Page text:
Apple apparently isn’t killing the white, $999, plastic MacBook at the low end of its line any time soon. They’ve even gone so far as to update the model – and that turns out to be a very good thing for visualists who want to go Mac on a budget.
Previously, you had a sort of painful choice on the Mac line:
1. Get TV out and FireWire with the original white MacBook, but have to settle for the lousy Intel X3100 integrated graphics – something that, speaking as an owner of one of these models, I would strongly advise against. (It will run things like vdmx, but you’ll be limited in terms of number of filters, lots of 3D stuff doesn’t work at all, and apps like Resolume 3 Avenue won’t run.)
2. Get better specs and a decent NVIDIA 9400M graphics card on the new, pretty, aluminum MacBook – but spend a few hundred more (or worse, depending on your country / rate of exchange), lose the ability to do TV out, and lose FireWire. (Ouch!)
3. Spend a LOT more on a MacBook Pro. You get FireWire (FW800, though FW400 will work with an adapter), a much better video card (9600M), and of course a bigger screen, ExpressCard … and you spend a lot more money. And you still don’t get TV out.
Now, the $999 model has improved upon its two Achilles’ heels:
1. It gets improved specs, with Bluetooth 2.1 and the newer-generation Core 2 Duo (1066MHz frontside bus). And most importantly:
2. It gets a passable NVIDIA 9400M graphics card. It’s at the low end of what’s available in GPUs now, but it’s a step forward – basic games will run, you get full OpenGL 2.1 support, some (very basic) GPGPU compatibility, and as long as you’re not stacking too many filters or doing anything fancy, it should be just fine for running simple things in Quartz Composer, visualist tools, and basic 3D sketches in tools like Processing. Note that you’re still better off with a more powerful card, like the 8600M in even the previous-generation MacBook Pro. That way, you get Motion and full Final Cut Studio support and better Core Image and Quartz Composer performance (as well as OpenGL in general.)
The TV out to me is really a nice part of the bargain, too. The Mini-DVI port on the MacBook remains compatible – at least in theory – with the adapter that provides TV out. That is assuming that this is still supported on the graphics driver for the NVIDIA 9400M, though, which we won’t know until someone tests this. (It is theoretically possible with that card, and all previous MacBooks and MacBook Pro’s – prior to these new-fangled models – worked just fine.)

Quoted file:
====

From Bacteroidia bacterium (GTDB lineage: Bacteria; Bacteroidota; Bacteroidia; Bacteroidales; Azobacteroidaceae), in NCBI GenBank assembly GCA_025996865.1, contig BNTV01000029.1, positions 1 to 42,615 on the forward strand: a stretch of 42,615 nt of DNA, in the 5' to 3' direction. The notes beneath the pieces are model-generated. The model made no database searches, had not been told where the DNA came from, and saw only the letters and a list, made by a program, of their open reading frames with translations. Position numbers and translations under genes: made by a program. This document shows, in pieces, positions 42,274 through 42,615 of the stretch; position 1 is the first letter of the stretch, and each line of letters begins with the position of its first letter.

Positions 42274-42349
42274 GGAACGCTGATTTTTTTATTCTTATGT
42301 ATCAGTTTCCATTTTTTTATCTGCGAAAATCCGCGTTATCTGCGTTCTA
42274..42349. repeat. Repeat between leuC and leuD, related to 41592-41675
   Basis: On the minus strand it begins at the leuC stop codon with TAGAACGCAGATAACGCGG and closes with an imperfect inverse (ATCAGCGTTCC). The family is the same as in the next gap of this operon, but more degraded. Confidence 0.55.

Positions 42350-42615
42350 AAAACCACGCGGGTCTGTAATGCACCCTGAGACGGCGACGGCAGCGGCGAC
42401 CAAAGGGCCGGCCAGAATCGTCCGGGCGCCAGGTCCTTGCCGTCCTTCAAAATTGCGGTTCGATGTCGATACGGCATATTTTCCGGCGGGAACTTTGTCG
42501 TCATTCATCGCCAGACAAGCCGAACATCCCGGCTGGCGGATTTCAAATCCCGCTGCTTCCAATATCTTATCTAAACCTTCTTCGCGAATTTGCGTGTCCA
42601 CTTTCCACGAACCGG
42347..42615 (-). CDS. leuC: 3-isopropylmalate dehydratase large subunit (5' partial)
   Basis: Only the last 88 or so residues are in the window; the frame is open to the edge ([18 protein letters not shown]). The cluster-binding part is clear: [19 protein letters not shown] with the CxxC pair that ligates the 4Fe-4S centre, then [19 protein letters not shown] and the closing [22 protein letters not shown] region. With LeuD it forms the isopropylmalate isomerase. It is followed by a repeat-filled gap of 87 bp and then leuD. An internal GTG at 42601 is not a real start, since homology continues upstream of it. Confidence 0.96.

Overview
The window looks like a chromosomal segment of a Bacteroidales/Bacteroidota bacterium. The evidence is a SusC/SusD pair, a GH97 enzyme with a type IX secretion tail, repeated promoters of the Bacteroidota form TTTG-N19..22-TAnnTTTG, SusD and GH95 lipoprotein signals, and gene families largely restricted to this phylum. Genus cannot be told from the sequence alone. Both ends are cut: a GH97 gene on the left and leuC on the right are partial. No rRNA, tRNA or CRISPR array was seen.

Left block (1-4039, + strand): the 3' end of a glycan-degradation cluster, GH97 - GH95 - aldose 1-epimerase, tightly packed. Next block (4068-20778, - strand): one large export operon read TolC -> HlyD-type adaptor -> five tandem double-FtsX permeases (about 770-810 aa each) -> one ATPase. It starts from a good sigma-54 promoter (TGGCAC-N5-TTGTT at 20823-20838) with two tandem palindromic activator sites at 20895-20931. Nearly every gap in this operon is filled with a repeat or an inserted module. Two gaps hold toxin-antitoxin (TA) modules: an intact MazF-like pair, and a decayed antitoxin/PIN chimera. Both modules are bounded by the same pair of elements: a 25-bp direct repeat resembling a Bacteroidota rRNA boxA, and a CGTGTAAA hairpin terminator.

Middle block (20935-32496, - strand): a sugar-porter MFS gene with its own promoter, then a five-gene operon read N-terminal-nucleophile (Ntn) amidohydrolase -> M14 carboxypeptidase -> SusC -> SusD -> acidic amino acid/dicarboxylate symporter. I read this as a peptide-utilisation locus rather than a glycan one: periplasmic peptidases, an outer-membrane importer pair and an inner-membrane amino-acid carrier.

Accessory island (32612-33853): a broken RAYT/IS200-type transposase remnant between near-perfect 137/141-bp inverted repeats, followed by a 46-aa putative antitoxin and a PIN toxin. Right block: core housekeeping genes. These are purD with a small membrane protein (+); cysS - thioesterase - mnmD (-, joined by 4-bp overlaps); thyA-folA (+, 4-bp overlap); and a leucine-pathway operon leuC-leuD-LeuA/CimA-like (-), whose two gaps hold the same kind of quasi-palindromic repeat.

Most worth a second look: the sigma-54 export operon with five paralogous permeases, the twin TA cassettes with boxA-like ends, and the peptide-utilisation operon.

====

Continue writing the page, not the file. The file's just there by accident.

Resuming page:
Wrong, wrong, wrong, wrong, I’m completely wrong. Never underestimate the power of wishful thinking. No, as it happens you are not so lucky as to get to use your old adapters or get TV out, meaning if you want TV out and a great video card, look to the MacBook Pro released just before the unibody – 8600M GPU (which bests the 9400), all the Pro features, and via adapters any kind of video output you want. Or get a PC – if you can, because the PC seems struck with the same TV out woes. Details, thanks to a commenter who can read whereas I prove myself illiterate.
But If I were on a budget, the $999 white MacBook would be the model to beat – though I’d still be on the lookout for refurb MacBook Pros of the previous generation, which still have the best of all worlds.
And if I were looking to run PC software, I’d still get a PC, frankly. Shop around on the PC side and you should be able to get a better graphics card and specs, though it may be a little bulkier than the svelte 13” Mac.
Thanks to our anonymous tipster.
By the way, if you do have a new machine and miss FireWire Target Disk Mode, check out this cable.
Updated: don’t get me wrong. The 9400M is still going to be underpowered for a lot of GPU-based tasks, which means if you do have the cash, a better GPU is an improvement. If you don’t, that doesn’t help much, though, and this will at least do basic video tasks without an issue. (Though if you are on a budget, I’d be even more likely to get a PC.)